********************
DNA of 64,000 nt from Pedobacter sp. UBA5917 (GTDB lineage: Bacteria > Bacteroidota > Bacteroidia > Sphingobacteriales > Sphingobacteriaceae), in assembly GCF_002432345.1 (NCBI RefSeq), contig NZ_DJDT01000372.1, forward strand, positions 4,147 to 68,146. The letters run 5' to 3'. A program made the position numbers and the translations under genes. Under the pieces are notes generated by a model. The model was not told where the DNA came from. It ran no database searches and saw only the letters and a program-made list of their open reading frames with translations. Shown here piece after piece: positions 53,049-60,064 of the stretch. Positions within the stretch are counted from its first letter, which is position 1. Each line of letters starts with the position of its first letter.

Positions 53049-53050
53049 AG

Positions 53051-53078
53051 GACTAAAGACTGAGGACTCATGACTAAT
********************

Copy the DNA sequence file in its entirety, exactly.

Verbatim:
DNA of 64,000 nt from Pedobacter sp. UBA5917 (GTDB lineage: Bacteria > Bacteroidota > Bacteroidia > Sphingobacteriales > Sphingobacteriaceae), in assembly GCF_002432345.1 (NCBI RefSeq), contig NZ_DJDT01000372.1, forward strand, positions 4,147 to 68,146. The letters run 5' to 3'. A program made the position numbers and the translations under genes. Under the pieces are notes generated by a model. The model was not told where the DNA came from. It ran no database searches and saw only the letters and a program-made list of their open reading frames with translations. Shown here piece after piece: positions 53,049-60,064 of the stretch. Positions within the stretch are counted from its first letter, which is position 1. Each line of letters starts with the position of its first letter.

Positions 53049-53050
53049 AG

Positions 53051-53078
53051 GACTAAAGACTGAGGACTCATGACTAAT